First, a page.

Day 2 Update

Max’s lungs are apparently sounding much better. The blood tests point to a bacterial, rather than viral, infection. This is good news because it means all the antibiotics going into him weren’t just to piss him off (he caught me on the jaw with not one, not two, but three Tiger Uppercuts with his cathetered and bandaged hand when I held the oxygen mask over his face this afternoon).
He is here for a three day course of meds and observation, which seems to be a WHO standard adopted in Thailand.
He is sleeping now and I’m writing my exams outside on a large balcony at the end of the hall.
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At around noon, a physical therapist came around with a gaggle of nurses and performed a series of percussive strokes with a cupped hand to Maxie’s back, and then to his chest. This loosened up some phlegm and fluids, so the gaggle of nurses and Nam pinned Max down and the therapist performed suction with a small tube to his mouth and nose. It was hard to watch him choking and sobbing, but the results were immediate and effective. He slept, well, like a baby for a long time after this session. Actually, we’re waiting for them to come around for another one right now.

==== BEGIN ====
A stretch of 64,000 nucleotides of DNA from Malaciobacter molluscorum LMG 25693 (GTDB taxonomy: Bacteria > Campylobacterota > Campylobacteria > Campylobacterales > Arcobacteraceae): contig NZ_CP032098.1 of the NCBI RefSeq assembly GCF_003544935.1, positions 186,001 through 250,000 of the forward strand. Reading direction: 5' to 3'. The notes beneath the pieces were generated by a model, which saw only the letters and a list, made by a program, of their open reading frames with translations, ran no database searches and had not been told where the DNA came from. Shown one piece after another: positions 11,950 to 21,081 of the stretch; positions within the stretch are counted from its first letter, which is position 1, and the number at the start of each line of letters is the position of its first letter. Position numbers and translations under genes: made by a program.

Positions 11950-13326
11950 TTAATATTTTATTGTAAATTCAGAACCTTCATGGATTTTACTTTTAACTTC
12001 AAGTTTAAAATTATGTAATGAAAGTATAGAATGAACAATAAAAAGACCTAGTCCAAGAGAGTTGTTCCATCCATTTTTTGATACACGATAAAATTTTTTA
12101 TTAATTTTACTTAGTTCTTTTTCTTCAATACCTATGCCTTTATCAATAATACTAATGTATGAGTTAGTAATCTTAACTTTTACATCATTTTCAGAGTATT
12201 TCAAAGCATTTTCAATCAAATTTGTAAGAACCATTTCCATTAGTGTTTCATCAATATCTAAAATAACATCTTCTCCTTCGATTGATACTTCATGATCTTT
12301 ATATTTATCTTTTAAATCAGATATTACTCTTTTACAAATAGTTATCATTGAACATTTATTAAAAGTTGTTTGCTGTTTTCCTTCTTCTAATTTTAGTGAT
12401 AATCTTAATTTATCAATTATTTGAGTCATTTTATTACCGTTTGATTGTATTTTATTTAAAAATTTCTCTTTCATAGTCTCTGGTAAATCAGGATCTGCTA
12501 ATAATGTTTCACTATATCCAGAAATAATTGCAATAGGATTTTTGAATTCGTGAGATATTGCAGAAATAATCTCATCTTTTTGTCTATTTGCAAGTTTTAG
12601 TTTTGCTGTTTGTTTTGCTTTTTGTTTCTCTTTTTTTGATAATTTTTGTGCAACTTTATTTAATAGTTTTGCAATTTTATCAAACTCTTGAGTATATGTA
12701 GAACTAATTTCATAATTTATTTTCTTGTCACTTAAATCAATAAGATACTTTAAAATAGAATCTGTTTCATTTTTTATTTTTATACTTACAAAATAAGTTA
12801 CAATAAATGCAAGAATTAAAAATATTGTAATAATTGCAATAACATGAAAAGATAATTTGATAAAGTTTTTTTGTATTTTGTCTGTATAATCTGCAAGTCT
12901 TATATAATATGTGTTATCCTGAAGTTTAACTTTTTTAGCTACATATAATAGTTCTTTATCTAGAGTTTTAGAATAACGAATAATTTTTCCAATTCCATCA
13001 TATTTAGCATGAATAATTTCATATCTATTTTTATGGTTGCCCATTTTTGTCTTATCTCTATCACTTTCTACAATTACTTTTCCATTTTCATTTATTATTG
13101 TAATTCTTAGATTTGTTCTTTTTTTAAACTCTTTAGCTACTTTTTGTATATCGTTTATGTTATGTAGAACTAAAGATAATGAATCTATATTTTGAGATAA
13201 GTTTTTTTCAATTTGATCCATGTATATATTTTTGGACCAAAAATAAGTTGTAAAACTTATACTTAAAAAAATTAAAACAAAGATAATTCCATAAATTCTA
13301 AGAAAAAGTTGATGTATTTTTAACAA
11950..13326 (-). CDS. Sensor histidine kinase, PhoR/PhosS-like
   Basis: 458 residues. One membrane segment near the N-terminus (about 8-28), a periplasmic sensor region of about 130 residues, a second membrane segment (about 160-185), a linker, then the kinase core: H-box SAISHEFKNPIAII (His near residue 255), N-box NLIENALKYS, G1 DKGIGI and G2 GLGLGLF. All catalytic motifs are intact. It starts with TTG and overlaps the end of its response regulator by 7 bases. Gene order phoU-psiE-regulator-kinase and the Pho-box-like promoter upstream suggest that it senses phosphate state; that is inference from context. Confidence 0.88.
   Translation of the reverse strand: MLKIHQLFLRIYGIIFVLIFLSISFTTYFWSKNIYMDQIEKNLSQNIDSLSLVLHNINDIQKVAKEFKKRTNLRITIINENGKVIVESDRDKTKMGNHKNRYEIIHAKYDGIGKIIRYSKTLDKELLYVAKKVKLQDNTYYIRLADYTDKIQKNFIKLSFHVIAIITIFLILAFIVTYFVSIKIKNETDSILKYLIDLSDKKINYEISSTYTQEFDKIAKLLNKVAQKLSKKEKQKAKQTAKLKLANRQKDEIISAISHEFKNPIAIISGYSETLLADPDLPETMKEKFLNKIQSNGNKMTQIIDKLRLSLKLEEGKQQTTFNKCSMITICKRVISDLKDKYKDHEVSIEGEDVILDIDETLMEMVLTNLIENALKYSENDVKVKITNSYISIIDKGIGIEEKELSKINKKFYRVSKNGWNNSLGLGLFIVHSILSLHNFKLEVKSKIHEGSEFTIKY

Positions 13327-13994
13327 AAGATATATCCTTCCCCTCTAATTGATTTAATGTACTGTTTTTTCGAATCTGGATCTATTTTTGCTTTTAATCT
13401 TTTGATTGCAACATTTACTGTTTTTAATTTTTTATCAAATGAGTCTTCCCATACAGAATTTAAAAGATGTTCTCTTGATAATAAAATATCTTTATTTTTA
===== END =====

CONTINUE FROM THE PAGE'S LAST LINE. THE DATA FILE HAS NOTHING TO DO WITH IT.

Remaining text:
Maxie’s Hospital Stay Day 2

There’s something hugely wrong about sleeping on a hospital sofa. The body rejects it, the mind rejects it.
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The catheter in Max’s arm had to be replaced this morning (to his other arm, actually) because it partly worked it’s way out last night and we had it removed to facilitate ease of motion. He cried a lot less than he did yesterday, because he was still very sleepy. I had to hold him down today, though, and it wasn’t fun. In the end, though, it was all good and he was smiling again five minutes later.
Uh oh it’s time to give him the inhalants via oxygen mask…
UPDATE: OK,he complained a lot but didn’t throw a tantrum like yesterday.
The hardest part about today is going to be when I go home to make some finals for next week. It’s too quiet without the baby.

Teiden

We just had a blackout. The ceiling AC unit spun down into silence and the hospital was thrust into total blackness except for the dim glow of my trusty laptop’s screen. It was at once surprising and reassuring when the hospital’s generator kicked in ten seconds later – what a remarkable response time for Thailand!
The guy down the hall on the iron lung was even more impressed.

Maxie Update

We are settled into a private room at the private hospital on the street behind Serm Thai shopping center in downtown Mahasarakham. The facilities are better than the VIP room at the provincial hospital where we stayed after Max was born.
Max has an IV in his arm and he’s doing fine. He’s been fine the whole time, actually. This whole week he’s been coughing and getting stuffed up, but never stopped playing or smiling. It was heartbreaking watching him being held down by nurses and getting stuck in the arm with a needle. He cried LOUDLY and shook his head back and forth in pain and frustration. He actually pried his free arm loose of the sheet it was held under and he let loose with a massive backhand that didn’t connect with anything. He looked at me, crying, with a look of shock and incomprehension. It was… hard to watch.